Today's Headlines

Saturday, November 29, 2014


Top News
From left, Lorella Praeli, Chela Praeli and Ligia Jimenez during President Obama's speech last week at a school in Las Vegas.
Obama Pushed 'Fullest Extent' of His Powers on Immigration Plan

By MICHAEL D. SHEAR and JULIA PRESTON

Months before President Obama took action to reshape the nation's immigration system, advisers huddled daily under orders to use "our legal authorities to the fullest extent" on the new policy, an official said.
Protesters staged a
Protesters United Against Ferguson Decision, but Challenged in Unity

By JOHN ELIGON

Activists are divided by aim and by geography, with goals of justice for Michael Brown or an end to lethal police force against minorities.
Ray Rice during a game in August.
Ray Rice Wins Reinstatement to N.F.L. in Arbitration

By KEN BELSON

A former federal judge sided with Ray Rice, the former Baltimore Ravens running back who was penalized twice for knocking out his then-fiancée.
. Documents  Document: The Rice Suspension Ruling
For more top news, go to NYTimes.com »
Editors' Picks
The main market in the Shatila refugee camp, one of two such rapidly growing settlements on the edge of Beirut, Lebanon.

WORLD | SHATILA JOURNAL

Palestinian Refuge for 6 Decades, Now Flooded From Syria

By ANNE BARNARD

The Syrian civil war has driven a wave of Syrians into Lebanon, roughly doubling the population of the Palestinian refugee camp of Shatila.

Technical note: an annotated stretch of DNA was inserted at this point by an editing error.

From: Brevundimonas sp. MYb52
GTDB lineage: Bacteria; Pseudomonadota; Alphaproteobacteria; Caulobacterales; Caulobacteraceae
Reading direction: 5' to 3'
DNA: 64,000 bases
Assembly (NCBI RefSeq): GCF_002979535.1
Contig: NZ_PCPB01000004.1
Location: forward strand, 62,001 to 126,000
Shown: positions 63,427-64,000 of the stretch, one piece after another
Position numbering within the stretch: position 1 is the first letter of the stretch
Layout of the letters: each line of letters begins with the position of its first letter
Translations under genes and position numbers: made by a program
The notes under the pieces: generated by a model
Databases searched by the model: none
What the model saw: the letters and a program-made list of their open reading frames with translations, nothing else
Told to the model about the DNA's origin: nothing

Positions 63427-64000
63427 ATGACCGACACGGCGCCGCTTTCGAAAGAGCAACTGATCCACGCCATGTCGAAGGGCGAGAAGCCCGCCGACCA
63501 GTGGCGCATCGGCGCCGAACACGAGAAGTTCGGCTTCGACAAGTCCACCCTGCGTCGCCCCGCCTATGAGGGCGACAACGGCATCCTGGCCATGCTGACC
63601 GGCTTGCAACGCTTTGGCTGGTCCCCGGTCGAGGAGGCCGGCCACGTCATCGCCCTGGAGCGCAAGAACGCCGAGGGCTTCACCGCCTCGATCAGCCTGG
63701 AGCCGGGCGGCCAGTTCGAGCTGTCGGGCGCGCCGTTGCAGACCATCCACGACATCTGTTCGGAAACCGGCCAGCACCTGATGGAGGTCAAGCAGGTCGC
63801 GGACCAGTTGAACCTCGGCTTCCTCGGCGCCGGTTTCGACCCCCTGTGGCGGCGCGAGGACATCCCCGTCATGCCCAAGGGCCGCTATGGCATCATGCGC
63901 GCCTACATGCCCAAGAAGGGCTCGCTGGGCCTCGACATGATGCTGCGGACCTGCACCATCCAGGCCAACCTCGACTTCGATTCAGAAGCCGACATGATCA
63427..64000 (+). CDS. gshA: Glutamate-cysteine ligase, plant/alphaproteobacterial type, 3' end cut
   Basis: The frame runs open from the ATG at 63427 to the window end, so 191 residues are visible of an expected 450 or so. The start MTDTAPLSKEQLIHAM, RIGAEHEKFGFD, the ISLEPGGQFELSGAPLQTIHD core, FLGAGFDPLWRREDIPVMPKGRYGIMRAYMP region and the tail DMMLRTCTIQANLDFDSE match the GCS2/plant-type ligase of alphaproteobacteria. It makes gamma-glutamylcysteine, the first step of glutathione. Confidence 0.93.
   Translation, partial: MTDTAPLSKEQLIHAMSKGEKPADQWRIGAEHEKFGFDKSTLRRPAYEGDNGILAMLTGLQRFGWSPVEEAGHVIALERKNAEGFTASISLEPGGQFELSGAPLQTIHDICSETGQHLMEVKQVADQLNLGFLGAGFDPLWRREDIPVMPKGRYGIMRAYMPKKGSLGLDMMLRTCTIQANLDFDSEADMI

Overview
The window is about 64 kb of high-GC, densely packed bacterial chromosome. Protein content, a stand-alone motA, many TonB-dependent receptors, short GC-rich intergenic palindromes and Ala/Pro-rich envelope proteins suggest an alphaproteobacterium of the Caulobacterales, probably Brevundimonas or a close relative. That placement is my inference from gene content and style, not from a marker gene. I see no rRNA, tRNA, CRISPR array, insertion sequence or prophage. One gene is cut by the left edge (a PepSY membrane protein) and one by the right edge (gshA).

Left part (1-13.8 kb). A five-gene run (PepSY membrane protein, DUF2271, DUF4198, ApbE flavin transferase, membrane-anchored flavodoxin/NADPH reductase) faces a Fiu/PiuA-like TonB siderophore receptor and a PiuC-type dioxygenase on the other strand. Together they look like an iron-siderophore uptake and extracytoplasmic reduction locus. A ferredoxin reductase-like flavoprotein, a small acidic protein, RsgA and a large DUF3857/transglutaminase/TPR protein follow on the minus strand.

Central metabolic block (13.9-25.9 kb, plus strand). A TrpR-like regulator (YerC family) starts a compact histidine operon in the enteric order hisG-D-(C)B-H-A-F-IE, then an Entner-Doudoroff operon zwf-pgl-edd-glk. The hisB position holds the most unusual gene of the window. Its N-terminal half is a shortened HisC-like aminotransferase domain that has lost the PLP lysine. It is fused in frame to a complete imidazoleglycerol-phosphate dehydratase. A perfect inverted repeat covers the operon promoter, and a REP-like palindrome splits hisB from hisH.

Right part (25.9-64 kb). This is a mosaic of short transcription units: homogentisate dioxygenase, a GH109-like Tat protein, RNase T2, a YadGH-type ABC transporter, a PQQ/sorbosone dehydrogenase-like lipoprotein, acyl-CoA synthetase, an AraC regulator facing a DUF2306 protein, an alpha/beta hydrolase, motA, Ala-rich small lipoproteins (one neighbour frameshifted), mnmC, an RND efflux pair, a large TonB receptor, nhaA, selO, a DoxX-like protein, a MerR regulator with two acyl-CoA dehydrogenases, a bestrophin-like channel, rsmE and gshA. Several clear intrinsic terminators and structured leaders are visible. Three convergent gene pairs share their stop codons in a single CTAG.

OPINION | OP-ED CONTRIBUTOR

The Pain of the Watermelon Joke

By JACQUELINE WOODSON

The history is more than an ugly stereotype of African-Americans.

QUOTATION OF THE DAY

"In human history, there has never been a better time to be a drinker."
GARRETT C. PECK, who has written books on alcohol and Prohibition, on the explosion of distilleries and craft beer, reflecting demand for local products, including single-barrel $100-a-bottle bourbon.
Today's Videos
Video VIDEO: Black Friday in the U.S. and Europe
Shoppers from London, Glasgow, New York City and Washington, D.C., took part in Black Friday. The practice of offering low prices the day after Thanksgiving is spreading across the Atlantic.
Video VIDEO: An Asylum's Final Secrets
In New York, more than 55,000 deceased psychiatric patients lie in unmarked graves. Near the former Willard Asylum, a small committee has spent the past three years fighting to memorialize the dead.
For more video, go to NYTimes.com/Video »
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World
The site of one of several bomb attacks at the central mosque in the northern Nigerian city of Kano on Friday.
Fatal Attack Causes Chaos at Mosque in Nigeria

By IBRAHIM GARBA SHUAIBU

A state deputy police commissioner said 35 people were killed when militants set off explosions at the central mosque in the northern city of Kano.